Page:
cup of tea, but ate nothing. After a long imprisonment I could not
trust my stomach, and I had to make a speech.

After Mr. Bradlaugh, Mrs. Besant and the Rev. W. Sharman (secretary
of the Society for the Repeal of the Blasphemy Laws), had made speeches,
which I should blush to transcribe, I rose to respond. It was a
ticklish moment. But I found I had a voice still, and the words
came readily enough. Concluding my address I said: "I thank you
for your greeting. I am not played out. I am thinner. The doctor
told me I had lost two stone, and I believe it. But after all I
do not think the ship's timbers are much injured. The rogues ran
me aground, but they never made me haul down the flag. Now I am
floated again I mean to let the old flag stream out on the wind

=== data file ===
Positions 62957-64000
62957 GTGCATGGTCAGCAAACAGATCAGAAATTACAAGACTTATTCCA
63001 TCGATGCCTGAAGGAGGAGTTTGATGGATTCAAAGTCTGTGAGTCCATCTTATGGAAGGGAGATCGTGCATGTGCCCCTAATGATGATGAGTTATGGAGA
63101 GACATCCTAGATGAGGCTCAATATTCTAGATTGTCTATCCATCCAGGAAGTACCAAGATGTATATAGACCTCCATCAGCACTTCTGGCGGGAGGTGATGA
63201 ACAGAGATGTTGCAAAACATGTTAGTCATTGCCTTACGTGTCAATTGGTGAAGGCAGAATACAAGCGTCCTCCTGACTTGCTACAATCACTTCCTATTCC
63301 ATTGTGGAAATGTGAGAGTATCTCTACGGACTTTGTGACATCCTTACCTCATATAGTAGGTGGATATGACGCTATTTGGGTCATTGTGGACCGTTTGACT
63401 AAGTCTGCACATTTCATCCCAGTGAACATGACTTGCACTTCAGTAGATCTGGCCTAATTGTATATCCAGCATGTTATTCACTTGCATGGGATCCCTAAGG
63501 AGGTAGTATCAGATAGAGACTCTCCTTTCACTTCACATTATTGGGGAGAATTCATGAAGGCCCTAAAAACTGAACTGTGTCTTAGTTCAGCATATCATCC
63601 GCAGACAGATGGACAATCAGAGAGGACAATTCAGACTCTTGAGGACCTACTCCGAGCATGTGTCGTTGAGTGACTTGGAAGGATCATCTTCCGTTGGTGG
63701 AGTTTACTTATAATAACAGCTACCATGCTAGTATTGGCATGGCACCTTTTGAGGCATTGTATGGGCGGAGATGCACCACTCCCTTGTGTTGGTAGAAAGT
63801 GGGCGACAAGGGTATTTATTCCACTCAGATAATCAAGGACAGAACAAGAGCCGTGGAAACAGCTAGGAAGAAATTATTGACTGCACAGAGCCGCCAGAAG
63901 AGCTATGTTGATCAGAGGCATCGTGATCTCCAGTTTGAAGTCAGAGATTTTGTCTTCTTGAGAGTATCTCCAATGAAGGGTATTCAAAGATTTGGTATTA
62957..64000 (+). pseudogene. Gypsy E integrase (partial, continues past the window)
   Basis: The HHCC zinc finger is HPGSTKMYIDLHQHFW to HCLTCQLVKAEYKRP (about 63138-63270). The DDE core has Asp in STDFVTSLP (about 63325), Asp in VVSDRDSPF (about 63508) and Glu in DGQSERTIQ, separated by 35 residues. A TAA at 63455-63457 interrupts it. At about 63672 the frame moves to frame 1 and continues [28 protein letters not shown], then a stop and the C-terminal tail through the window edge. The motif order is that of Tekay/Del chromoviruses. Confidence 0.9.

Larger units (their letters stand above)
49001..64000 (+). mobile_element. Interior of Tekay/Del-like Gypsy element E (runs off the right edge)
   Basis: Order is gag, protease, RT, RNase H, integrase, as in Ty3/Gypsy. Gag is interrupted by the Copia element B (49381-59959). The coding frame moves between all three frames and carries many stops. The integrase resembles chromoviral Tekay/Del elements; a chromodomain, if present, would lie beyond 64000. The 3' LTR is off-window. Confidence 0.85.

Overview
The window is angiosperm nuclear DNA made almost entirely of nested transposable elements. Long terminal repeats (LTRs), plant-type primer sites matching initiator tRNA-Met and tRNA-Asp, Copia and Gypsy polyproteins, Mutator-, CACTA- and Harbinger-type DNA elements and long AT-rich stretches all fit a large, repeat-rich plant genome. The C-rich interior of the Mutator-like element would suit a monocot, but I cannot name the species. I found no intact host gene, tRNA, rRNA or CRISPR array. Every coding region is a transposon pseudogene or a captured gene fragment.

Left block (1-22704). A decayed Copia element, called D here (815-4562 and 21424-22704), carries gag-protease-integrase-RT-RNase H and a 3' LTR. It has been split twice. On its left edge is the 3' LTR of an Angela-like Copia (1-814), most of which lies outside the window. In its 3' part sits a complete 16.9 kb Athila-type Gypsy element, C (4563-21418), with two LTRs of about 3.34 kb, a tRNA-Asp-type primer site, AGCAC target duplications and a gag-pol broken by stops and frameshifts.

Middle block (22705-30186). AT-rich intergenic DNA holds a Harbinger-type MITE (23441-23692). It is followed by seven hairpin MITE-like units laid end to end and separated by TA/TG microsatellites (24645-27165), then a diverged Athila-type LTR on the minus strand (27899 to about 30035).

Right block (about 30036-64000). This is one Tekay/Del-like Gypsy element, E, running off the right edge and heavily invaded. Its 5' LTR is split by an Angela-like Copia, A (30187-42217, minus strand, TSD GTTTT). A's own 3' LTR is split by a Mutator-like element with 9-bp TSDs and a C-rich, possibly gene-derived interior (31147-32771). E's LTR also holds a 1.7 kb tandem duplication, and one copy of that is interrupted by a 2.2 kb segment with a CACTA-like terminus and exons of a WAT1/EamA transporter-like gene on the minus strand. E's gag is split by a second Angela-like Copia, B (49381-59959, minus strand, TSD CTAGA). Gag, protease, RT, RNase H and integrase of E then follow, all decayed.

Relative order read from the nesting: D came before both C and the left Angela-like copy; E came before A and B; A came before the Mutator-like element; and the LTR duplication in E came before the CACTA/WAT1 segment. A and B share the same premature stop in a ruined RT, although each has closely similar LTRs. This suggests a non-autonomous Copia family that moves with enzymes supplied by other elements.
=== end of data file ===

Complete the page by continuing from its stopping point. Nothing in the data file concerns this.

as of yore. I mean to join the rest of our fleet in fighting the
pirates and slavers on the high seas of thought."

An hour afterwards my feet were on my own fender. I was _home_ again.
What a delicious sensation after twelve months in a prison cell!

Friends prescribed a rest at the seaside for me, but I felt that
the best tonic was work. In less than three days I settled everything.
I resumed the editorship of the _Freethinker_ at once, and began
filling up my list of engagements. On meeting the Committee, who
had managed our affairs in our absence, I found everything in perfect
order, besides a considerable profit at the banker's. Messrs. A. Hilditch,
R. O. Smith, J., Grout and G. Standring had given ungrudgingly of
their time; Mr. C. Herbert, acting as treasurer, had kept the accounts
with painstaking precision; and Mrs. Besant had proved how a woman
could take the lead of men. Nor must I forget Mr. Robert Forder,
the Secretary of the National Secular Society, who acted as shopman